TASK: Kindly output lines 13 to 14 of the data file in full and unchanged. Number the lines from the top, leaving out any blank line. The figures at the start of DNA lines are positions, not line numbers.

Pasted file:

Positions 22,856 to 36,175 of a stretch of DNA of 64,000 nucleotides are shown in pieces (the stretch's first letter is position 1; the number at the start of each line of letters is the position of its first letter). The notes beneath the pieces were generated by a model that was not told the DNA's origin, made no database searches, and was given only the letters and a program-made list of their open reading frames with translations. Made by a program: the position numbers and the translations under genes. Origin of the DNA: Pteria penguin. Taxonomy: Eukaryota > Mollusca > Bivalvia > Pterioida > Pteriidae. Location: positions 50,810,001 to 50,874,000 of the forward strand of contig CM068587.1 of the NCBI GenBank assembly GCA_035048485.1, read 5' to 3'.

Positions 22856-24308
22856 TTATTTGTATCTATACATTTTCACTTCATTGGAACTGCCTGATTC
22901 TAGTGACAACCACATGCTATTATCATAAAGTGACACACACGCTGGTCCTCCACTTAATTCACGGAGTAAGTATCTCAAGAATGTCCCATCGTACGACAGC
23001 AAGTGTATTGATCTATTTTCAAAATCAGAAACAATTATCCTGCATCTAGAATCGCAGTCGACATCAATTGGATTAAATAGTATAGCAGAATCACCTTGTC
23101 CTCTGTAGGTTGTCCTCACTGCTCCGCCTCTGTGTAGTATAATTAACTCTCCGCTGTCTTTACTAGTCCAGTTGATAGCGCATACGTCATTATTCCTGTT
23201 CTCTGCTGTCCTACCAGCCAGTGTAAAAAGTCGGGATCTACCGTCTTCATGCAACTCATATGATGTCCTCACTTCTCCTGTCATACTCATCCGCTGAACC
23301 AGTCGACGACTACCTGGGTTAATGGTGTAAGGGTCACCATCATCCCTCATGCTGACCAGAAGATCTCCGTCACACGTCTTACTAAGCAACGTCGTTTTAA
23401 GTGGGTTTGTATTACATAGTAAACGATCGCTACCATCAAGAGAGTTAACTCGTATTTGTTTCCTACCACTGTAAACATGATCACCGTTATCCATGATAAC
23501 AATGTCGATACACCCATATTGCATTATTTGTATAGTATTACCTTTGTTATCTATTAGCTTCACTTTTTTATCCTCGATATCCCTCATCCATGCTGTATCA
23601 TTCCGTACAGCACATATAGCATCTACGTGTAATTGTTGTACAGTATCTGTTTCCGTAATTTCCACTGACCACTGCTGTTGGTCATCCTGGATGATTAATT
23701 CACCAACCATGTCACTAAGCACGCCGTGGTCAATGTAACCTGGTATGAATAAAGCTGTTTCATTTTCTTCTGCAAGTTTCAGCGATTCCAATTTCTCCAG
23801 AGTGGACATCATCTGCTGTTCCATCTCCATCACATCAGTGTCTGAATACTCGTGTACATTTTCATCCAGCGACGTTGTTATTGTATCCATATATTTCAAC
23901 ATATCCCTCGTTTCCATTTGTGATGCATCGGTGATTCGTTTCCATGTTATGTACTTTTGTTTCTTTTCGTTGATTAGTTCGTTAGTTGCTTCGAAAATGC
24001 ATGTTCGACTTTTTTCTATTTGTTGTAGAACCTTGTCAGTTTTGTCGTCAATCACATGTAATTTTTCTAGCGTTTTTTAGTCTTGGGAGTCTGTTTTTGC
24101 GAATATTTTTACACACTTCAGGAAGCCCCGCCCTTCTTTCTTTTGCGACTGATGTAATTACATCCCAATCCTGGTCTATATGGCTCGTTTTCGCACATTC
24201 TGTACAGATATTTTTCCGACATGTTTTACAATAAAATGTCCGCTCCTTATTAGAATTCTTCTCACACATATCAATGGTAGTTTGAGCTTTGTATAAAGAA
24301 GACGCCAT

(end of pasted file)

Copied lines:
23801 AGTGGACATCATCTGCTGTTCCATCTCCATCACATCAGTGTCTGAATACTCGTGTACATTTTCATCCAGCGACGTTGTTATTGTATCCATATATTTCAAC
23901 ATATCCCTCGTTTCCATTTGTGATGCATCGGTGATTCGTTTCCATGTTATGTACTTTTGTTTCTTTTCGTTGATTAGTTCGTTAGTTGCTTCGAAAATGC